Evolution of genome size and GC content in the tribe Carduinae (Asteraceae): rare descending dysploidy and polyploidy, limited environmental control and strong phylogenetic signal

Petr Bureš 1 , Melahat Ozcan 2 , Jakub Šmerda 1 , Ester Michálková 1 , Lucie Horová 1 , Klára Plačková 1 , Petr Šmarda 1 , Tammy L. Elliott 1 , Pavel Veselý 1 , Sebastian Ćato 3 , Maryam Norouzi 4 , Masoud Sheidai 5 & František Zedek 1


  1. Department of Botany and Zoology, Faculty of Science, Masaryk University, Kotlářská 2, CZ-61137, Brno, Czech Republic
  2. Artvin Coruh University, Faculty of Forestry, Department of Forest Engineering, Artvin, Turkey
  3. Srednja strukovna škola, Ante Šupuka 31, HR-22000 Šibenik, Croatia
  4. Department of Horticulture, Collage of Aburaihan, University of Tehran, Tehran-Pakdasht, Iran
  5. Shahid Beheshti University, Faculty of Biological Sciences, Tehran, Iran

Published: 27 Feb 2023 , https://doi.org/10.23855/preslia.2023.185

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Genome size and GC content are basic species-specific attributes often delimiting genera or higher taxa, which enable the identification of polyploidy, hybridization and other modes of genome or karyotype evolution. The evolution of these genomic traits can often occur as a result of the selective pressure of the environment. Here, we reconstruct the evolution of these genomic traits in subtribe Carduinae (Asteraceae) in the context of changes in chromosome numbers. Using flow cytometry, genome size and GC content were estimated for 119 taxa and mapped onto a phylogenetic tree constructed using sequences from seven genetic markers. In addition, the genomic data were compared with the length of stomatal guard cells and achene size (length, weight) to evaluate the extent to which genomic characters could evolve adaptively in this subtribe. We found strong phylogenetic signals for the analysed genomic and phenotypic traits, which delimited most Carduinae genera or clades in agreement with the reconstructed phylogeny. Monoploid genome size was positively correlated with genomic GC content and stomatal guard cell length. In Cirsium, whose species were the focus of the majority of the analyses, the large-genomed subgen. Lophiolepis had smaller guard cells, which might be related to it occurring in more xeric habitats compared to subgen. Cirsium. In contrast, the achenes of the large-genomed subgen. Lophiolepis were larger, possibly in response to the summer drought, whereas achene weight and length were independent of genome size across the subtribe. Thus, genome size in the subtribe Carduinae might evolve under weak environmental control, at least under that mediated by the size of guard cells or achenes. Achene size was related positively to GC content, which could have evolved adaptively in response to summer drought. In Carduus and the North American Cirsium taxa, there is an increase in average chromosome size with reduction in monoploid chromosome number, suggesting descending dysploidy associated with chromosomal fusion. Polyploidy is relatively rare in this subtribe and was confirmed only in five of the species studied, including Cirsium vulgare, an invasive species that likely originated via distant (intersubgeneric) hybridization, as suggested by its intermediate genomic and achene features combined with the conflict between its morphology and phylogenetic position. Phylogenetic reconstruction, differences in genomic parameters, as well as stomatal guard cell and achene sizes support the separation of a monophyletic Lophiolepis from the remainder of Cirsium. Genome and achene size results also indicate that the early diverging Cirsium italicum can be separated from the rest of the monophyletic Lophiolepis+Picnomon+Notobasis clade.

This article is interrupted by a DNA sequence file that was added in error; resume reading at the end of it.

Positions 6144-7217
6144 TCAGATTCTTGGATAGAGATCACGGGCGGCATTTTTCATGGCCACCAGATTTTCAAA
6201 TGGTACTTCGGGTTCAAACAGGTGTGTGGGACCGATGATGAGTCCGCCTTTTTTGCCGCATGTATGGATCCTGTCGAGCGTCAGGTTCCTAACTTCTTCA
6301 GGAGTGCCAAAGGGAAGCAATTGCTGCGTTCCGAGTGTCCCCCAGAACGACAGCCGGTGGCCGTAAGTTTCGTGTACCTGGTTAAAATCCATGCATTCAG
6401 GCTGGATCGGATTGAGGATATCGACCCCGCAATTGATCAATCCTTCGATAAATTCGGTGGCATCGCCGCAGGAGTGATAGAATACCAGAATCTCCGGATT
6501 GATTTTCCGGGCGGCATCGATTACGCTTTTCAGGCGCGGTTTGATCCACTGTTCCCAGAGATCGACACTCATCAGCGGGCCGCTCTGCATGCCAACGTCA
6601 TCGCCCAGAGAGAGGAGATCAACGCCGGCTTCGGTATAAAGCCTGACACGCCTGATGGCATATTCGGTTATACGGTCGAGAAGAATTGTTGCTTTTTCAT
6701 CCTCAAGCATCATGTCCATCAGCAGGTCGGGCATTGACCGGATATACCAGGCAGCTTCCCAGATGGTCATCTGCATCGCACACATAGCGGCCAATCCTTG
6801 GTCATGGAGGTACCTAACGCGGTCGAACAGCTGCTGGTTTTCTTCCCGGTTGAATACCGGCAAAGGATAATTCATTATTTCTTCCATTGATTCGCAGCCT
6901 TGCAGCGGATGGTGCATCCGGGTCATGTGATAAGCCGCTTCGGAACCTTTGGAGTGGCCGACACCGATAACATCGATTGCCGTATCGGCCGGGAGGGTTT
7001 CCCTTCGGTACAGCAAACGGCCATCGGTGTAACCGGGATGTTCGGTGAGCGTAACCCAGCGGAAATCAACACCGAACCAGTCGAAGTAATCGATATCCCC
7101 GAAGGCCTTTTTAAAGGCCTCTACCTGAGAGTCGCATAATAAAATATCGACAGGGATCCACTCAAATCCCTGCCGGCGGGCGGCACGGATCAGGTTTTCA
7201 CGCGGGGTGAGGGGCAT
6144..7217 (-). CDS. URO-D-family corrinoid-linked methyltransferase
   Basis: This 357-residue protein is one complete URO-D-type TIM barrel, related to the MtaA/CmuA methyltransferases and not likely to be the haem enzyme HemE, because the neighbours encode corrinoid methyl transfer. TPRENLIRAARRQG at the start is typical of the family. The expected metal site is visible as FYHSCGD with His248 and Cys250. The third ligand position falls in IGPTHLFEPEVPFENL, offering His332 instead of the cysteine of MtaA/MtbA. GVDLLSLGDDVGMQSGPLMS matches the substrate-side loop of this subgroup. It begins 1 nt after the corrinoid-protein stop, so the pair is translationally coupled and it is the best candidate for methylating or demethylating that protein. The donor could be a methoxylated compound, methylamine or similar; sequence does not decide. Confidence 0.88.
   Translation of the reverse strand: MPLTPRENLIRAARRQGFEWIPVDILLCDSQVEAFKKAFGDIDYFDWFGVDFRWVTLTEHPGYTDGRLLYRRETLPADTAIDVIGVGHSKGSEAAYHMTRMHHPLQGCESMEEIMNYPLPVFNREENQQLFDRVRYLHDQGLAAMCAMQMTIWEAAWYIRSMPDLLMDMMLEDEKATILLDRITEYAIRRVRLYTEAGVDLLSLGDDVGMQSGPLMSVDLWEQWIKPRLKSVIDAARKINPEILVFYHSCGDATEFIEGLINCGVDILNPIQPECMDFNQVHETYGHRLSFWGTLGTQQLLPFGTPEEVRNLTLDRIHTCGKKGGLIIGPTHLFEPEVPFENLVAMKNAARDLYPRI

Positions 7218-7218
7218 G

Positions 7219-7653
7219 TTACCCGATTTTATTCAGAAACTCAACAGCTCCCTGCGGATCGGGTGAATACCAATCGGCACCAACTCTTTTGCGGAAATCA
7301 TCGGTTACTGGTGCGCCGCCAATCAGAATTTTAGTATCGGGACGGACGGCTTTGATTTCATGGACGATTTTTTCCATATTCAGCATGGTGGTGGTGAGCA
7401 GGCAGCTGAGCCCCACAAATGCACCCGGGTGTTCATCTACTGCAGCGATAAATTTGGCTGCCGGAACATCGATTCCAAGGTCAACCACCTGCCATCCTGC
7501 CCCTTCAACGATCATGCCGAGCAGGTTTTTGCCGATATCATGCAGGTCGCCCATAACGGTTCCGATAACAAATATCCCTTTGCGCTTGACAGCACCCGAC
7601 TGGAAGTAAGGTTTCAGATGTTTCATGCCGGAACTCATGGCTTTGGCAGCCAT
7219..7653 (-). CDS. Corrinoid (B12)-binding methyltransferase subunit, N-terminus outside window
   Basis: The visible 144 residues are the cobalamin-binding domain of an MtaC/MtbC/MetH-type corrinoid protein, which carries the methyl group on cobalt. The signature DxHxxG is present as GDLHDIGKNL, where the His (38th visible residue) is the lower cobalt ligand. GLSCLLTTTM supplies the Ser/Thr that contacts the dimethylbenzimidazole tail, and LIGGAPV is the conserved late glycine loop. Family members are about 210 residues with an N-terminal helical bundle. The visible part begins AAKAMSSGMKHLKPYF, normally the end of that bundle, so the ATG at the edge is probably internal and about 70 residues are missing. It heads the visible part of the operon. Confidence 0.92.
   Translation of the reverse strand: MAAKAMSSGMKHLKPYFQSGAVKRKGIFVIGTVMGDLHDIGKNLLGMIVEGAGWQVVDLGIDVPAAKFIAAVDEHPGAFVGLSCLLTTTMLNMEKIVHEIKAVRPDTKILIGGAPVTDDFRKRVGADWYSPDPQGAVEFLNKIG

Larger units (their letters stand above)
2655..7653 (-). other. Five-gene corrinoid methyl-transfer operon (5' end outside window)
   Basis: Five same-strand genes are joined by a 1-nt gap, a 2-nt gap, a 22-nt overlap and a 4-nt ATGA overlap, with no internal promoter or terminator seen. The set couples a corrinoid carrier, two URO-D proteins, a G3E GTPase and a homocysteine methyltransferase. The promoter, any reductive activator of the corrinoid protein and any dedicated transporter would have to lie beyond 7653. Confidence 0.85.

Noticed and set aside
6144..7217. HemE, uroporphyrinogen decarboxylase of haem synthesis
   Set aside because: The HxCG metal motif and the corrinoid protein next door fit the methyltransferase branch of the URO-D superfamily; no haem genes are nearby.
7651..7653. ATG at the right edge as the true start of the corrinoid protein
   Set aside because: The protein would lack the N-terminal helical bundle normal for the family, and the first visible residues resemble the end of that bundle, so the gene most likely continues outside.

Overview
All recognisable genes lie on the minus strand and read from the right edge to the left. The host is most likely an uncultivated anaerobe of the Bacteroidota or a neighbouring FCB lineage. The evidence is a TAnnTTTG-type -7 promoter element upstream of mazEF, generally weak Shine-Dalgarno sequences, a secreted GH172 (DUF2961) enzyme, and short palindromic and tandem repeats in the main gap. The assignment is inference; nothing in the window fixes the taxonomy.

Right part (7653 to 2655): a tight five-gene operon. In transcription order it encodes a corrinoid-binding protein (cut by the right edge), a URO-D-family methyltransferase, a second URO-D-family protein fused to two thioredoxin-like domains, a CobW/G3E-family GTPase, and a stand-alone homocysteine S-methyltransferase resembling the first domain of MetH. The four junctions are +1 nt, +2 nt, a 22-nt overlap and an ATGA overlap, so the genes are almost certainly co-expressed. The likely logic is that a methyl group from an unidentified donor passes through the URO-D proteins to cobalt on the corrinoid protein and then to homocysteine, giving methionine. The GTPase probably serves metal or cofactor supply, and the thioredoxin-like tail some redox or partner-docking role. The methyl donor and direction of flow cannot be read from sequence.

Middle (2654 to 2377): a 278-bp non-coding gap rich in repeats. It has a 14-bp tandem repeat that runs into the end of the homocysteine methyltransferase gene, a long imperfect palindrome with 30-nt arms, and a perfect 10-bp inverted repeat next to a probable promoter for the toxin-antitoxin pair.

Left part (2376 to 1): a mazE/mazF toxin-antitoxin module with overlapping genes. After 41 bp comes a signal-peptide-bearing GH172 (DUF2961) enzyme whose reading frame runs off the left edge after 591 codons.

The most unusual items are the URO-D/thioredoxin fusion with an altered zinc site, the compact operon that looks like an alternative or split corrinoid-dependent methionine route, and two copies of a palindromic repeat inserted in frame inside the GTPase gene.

achene size, flow cytometry, genomic DNA base composition, nuclear DNA content, phylogeny, guard cell length

How to cite

Bureš P., Ozcan M., Šmerda J., Michálková E., Horová L., Plačková K., Šmarda P., Elliott T. L., Veselý P., Ćato S., Norouzi M., Sheidai M. & Zedek F. (2023) Evolution of genome size and GC content in the tribe Carduinae (Asteraceae): rare descending dysploidy and polyploidy, limited environmental control and strong phylogenetic signal. – Preslia 95: 185213, https://doi.org/10.23855/preslia.2023.185